Resulting StoryWhen All You Have Is Your Body

3. Look who’s having fun, who occupies center stage. Then, look for the people on the sidelines.

Setting:  Carnaval, Brazil.

Context/Strategy:   As I stand above the crowd, I have an unobstructed view of the Carnaval revelers. The people dancing, the ones drinking beer and wearing the expensive shirts that have given them access to this event, are mostly white and they’re mostly young. They’re smiling, happy, ecstatic, even. On the sidelines, the people are mostly dark skinned. I don’t see any smiles. Their shirts are dirty and they’re working. I want to know what that’s about.

Resulting StoryCarnaval. Darkness.

4.  Look at the map.

Setting:    Guanica, Puerto Rico.

Context/Strategy:  I am showing my mom the route we’re going to drive from Ponce to La Parguera. My finger traces along the map and stops at Guanica; I mention that the US entered Puerto Rico from Guanica’s bay in the Spanish-American War. It’s as I’m explaining this that I happen to notice a note: “Ruins of Hacienda Santa Rita.” And in parentheses: “Fatima Convent.” I’ve seen the Fatima Convent sign every single time I’ve driven this route, but I’ve never stopped. This time, we take a five minute detour and end up talking with Sor Ana about the convent, about the decrepit hacienda, about a pilgrimage from Sabana Grande to Guanica. Could we come back to document the event?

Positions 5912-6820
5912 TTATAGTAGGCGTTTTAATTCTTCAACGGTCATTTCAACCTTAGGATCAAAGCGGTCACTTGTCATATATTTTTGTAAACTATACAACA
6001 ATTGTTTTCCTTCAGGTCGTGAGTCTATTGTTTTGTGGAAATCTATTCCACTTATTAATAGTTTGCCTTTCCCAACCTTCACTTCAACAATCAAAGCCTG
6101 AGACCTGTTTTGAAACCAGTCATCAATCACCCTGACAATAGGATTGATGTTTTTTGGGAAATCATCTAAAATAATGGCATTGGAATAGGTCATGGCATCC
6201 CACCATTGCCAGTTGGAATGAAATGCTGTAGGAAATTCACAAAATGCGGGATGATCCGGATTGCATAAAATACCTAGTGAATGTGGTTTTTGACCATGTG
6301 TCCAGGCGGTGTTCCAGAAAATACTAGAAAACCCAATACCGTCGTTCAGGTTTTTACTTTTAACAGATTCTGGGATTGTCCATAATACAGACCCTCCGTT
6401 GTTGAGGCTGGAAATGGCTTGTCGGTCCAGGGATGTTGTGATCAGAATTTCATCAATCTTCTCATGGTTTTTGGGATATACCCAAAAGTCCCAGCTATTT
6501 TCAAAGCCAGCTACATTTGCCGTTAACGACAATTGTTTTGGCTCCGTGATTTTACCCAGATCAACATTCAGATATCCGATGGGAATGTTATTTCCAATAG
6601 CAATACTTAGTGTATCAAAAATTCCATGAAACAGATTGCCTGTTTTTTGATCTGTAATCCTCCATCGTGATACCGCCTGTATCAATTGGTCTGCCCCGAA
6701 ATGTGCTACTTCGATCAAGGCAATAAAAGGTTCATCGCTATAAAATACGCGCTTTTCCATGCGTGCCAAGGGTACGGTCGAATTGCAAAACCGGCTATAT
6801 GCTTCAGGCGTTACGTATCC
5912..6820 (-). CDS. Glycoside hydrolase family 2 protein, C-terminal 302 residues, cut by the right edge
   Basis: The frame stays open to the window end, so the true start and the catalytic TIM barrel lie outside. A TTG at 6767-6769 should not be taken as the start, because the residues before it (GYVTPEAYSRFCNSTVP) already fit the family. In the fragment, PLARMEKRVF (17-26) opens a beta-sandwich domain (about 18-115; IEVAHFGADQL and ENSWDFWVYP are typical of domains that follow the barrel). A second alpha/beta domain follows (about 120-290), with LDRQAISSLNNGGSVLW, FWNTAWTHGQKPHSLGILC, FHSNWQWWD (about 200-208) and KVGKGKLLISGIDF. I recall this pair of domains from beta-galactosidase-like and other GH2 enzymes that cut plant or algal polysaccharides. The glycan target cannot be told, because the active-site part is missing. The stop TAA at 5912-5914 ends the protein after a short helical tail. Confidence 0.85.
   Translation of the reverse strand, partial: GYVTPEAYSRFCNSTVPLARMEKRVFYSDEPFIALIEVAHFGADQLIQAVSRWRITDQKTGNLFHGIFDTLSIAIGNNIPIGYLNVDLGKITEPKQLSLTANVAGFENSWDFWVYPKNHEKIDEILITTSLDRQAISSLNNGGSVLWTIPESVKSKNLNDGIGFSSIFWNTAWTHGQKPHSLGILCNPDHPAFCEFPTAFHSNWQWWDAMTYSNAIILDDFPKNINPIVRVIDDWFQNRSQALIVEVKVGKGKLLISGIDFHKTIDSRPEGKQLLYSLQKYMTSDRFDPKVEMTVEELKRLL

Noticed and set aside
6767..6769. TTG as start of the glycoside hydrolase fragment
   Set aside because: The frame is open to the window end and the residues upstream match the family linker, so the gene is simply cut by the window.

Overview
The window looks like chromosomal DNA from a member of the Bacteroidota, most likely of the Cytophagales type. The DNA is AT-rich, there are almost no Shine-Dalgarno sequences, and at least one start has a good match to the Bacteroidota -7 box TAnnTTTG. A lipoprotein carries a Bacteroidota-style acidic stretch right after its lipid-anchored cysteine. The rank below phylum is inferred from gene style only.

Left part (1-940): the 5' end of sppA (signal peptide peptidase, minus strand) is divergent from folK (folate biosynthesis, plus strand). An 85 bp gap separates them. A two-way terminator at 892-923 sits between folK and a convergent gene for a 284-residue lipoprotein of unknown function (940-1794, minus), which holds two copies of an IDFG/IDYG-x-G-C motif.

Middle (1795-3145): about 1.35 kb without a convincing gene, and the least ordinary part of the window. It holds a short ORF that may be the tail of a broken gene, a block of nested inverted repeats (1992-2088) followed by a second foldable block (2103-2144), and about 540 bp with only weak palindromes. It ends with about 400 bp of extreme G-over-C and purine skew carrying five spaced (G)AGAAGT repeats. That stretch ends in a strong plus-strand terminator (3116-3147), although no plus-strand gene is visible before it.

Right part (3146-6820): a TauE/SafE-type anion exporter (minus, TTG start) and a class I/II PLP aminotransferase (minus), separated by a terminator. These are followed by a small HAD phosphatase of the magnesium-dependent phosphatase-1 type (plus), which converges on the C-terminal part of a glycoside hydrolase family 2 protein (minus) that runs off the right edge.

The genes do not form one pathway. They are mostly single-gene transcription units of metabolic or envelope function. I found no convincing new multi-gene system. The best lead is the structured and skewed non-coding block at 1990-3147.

Resulting Story:  in progress…

5. Visit the places beyond view. Places no one wants you to see. Places that we’d like to wish away.

Setting:   Perote, Mexico.

Context/Strategy:  People who have an official voice don’t want us to see certain places. Places like prisons, court rooms, crack dens, any place that reveals flaws or suggests culpability.  I’ve visited all of these places, one being the old prison in Perote, Mexico. I walked into cells that felt as if people had just abandoned them: blankets were still on concrete bed frames; magazine pictures of naked and near-naked women were pasted on walls, surrounded by bible phrases, hash marks for the number of days inside, and drawings of monsters and of Jesus.  I happened to run into a man who’d grown up in the prison and he talked about his time there– that far from being terrifying, it was actually comforting.

Resulting StoryGrowing up in a Penal Colony